Now, all you need to do is copy and paste your unique Flexify product URL feed and click “Upload.” (Hint: your unique URL will look something like this- http://your-store-name-here.myshopify.com/a/feed/facebook.rss)
Pro-tip: If you don’t want to use the Flexify app, that’s cool. But you’ll need to build a Data Feed manually. It can be CSV, TSV, RSS XML, or ATOM XML format, and it needs to follow a strict set of rules. However, building your own product feed can be useful if you’re looking to add more custom retargeting to your ads such as time-sensitive discount offers. Once you create your Data Feed, make sure you store it in Google Drive or DropBox so Facebook can always access it through the cloud.
The last part of setting up a Dynamic Product Ad is to build the ad itself.
Open up Ads Manager and click “Create Campaign,” and under campaign objective, select “Catalog Sales.”
Under each Ad Set, make sure you set up custom names, so it’s easier to track the success of each ad set. For example, if you’re selling watches, label the ad sets “women’s watches” and “men’s watches,” so you’re able to track your conversions better.
Next, make sure you’re only targeting recent website visitors who have left their cart. You can customize this, so if you only want to show an abandoned cart for 2 days, you can.
Then, set your audience. It’s here that the Facebook Pixel comes into play. The Pixel has already created the custom audience for you, so just select the Pixel from the dropdown menu options.
Here’s the annoying part: building your ad sets can be time-consuming and tedious. But where there’s good news as well: Dynamic Ads are different than standard Facebook ads. Instead of having to write all of the copy, Facebook pulls copy from your product feed. So a lot of the process is automatic.
Here’s a Facebook Template that shows how your Dynamic Product ads will look. Keywords like “product.name” will help Facebook to pull data from your product feed when the ad is shown to your customer.
To set this up, just add in the automatic feeds in your product ads:
Click create, and you’re ready to retarget!
Pro-tip: Once your Dynamic Ad sets are created, it’s time to really use them to boost your revenue. One of the best ways to do this is to offer a time-sensitive discount code on your ads.
Set this up in 4 steps:
The best part about having a Facebook Pixel installed on your Shopify site is the amount of data it gives you on your store visitors.
Using it, you’ll be able to find out things like who has visited your store before, and shoppers who are abandoning their carts. And this is why creating audience segments to target each set of visitors is super important.
You can segment your audiences into groups that look like:
But to get the most out of your Facebook Pixel, we recommend going even more in-depth and segmenting your visitor’s buying intent when they visit your store. Think about how a customer came to land on your store’s site, and how far down their buying journey they are.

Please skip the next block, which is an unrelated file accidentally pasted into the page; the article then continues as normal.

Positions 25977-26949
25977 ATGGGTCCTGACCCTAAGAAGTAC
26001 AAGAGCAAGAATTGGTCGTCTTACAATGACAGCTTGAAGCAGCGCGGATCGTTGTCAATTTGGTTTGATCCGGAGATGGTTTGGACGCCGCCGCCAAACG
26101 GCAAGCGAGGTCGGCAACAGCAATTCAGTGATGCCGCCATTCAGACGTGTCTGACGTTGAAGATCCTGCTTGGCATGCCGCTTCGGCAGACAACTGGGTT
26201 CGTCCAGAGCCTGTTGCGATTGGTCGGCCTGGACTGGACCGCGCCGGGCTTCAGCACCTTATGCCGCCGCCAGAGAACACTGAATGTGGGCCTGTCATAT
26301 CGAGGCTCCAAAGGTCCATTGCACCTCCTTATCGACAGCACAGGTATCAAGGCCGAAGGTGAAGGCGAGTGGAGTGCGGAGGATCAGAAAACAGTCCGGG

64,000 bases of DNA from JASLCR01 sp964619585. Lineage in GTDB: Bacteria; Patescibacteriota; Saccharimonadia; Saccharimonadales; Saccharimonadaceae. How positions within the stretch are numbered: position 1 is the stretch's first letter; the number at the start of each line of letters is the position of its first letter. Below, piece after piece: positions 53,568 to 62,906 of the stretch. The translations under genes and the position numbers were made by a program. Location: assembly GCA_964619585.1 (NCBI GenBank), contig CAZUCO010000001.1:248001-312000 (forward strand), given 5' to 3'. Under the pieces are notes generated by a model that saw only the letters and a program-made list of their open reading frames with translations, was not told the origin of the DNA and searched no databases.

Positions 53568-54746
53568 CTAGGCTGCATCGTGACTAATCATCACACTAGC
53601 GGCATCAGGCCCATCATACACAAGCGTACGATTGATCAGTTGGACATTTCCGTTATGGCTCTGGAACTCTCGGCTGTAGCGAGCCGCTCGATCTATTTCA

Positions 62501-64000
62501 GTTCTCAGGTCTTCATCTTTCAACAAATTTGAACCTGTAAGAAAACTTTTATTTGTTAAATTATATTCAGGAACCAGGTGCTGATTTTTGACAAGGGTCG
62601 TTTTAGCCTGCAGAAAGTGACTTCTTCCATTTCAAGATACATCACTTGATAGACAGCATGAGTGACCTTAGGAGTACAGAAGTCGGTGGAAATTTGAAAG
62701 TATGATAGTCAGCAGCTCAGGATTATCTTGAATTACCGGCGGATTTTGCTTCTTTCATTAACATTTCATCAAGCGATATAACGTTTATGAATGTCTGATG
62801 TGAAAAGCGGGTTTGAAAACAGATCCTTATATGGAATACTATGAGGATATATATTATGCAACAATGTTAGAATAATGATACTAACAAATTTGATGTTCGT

A quick brainstorm should come up with something like this:
To make full use of our Facebook Pixel, let’s segment and target visitor #3, who found our site on Social and looked through our range of Women’s Jackets. Now, we’re going to be doing some in-depth targeting here, so let’s move over to Facebook Analytics.
Click on your Facebook Pixel and then select “Create Custom Audience” here:
Next, we’re going to create a super segmented audience to target our buyer persona from earlier on.
To do this, we need to our conditions to target “Social Networks,” exclude “New Web Users” and target those visitors who are using visiting a particular page. For us, it’s “Women’s Jackets,” so we just need to add in the URL to that page from our Shopify store.
Once you’ve created these hyper-targeted audiences, you’ll see them when you set up a new Dynamic or Single Ad campaign using Facebook Business Manager.
Shopify world domination? We think so.
Okay, having the Facebook Pixel installed on your Shopify store is hands down one of the most profitable ways to scale your business. But you need to go beyond the bare basics of the Pixel to get the most out of it.
Setting up the Pixel and tracking your visitors is a great first step, but creating and deploying dynamic ad sets, taking a deep dive into your visitor’s buying intent, and setting up touchpoints on your Shopify store are all game-changing tactics.
Retargeting is starting to saturate the market, so you need to niche down and target your visitors with products that they’ve shown interest in. Adding retargeting into your marketing arsenal is a killer way to drive otherwise lost revenue back into your store. But you need to get creative, so you don’t blend into the rest of the 20,000 marketing messages your store visitors are seeing every day.
Want to know more about custom targeting? Check out our…
Kimberlee Meier is a B2B/SaaS Content Writer who helps start-ups fuel their growth through quality, evergreen content.